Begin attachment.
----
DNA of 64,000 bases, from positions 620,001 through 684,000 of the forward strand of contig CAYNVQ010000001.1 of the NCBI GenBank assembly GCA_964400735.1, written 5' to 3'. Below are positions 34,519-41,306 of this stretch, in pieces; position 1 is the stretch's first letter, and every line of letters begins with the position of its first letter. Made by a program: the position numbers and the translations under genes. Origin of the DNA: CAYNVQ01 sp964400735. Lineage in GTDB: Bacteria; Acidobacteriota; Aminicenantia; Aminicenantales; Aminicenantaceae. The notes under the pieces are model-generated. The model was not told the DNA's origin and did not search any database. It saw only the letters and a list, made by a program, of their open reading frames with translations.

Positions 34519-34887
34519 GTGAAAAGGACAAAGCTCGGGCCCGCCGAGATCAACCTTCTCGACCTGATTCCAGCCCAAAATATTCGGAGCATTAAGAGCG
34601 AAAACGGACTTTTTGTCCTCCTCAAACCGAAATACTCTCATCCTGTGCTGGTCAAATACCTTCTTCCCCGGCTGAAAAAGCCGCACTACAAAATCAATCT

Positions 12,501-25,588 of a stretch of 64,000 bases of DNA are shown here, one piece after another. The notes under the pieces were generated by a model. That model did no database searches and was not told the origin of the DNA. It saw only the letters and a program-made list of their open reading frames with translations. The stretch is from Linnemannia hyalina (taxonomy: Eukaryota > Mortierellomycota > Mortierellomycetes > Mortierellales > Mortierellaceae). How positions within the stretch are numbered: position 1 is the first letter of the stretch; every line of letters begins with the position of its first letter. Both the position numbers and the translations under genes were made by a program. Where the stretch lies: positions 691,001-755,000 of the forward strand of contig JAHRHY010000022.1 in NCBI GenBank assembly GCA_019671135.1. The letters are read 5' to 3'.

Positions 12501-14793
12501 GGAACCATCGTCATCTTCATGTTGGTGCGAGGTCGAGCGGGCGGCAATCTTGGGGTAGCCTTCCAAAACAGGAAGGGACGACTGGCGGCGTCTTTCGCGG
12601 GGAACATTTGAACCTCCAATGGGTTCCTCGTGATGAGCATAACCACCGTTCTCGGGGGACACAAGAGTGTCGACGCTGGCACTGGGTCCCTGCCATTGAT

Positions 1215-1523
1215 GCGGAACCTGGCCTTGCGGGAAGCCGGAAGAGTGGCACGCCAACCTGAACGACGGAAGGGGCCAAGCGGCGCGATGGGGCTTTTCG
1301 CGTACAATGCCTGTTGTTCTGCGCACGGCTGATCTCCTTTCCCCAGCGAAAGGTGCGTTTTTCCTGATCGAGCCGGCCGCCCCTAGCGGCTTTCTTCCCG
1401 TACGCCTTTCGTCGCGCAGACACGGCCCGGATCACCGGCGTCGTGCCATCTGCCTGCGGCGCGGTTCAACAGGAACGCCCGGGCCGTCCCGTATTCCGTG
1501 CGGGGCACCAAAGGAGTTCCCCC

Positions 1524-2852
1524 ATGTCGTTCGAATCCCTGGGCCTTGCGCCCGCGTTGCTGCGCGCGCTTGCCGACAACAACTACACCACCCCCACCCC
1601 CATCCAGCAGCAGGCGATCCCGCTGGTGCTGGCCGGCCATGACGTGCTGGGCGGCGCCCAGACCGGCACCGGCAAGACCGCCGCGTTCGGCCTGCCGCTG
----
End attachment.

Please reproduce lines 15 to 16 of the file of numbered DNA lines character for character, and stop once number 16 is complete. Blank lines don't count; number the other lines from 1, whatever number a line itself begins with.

1524 ATGTCGTTCGAATCCCTGGGCCTTGCGCCCGCGTTGCTGCGCGCGCTTGCCGACAACAACTACACCACCCCCACCCC
1601 CATCCAGCAGCAGGCGATCCCGCTGGTGCTGGCCGGCCATGACGTGCTGGGCGGCGCCCAGACCGGCACCGGCAAGACCGCCGCGTTCGGCCTGCCGCTG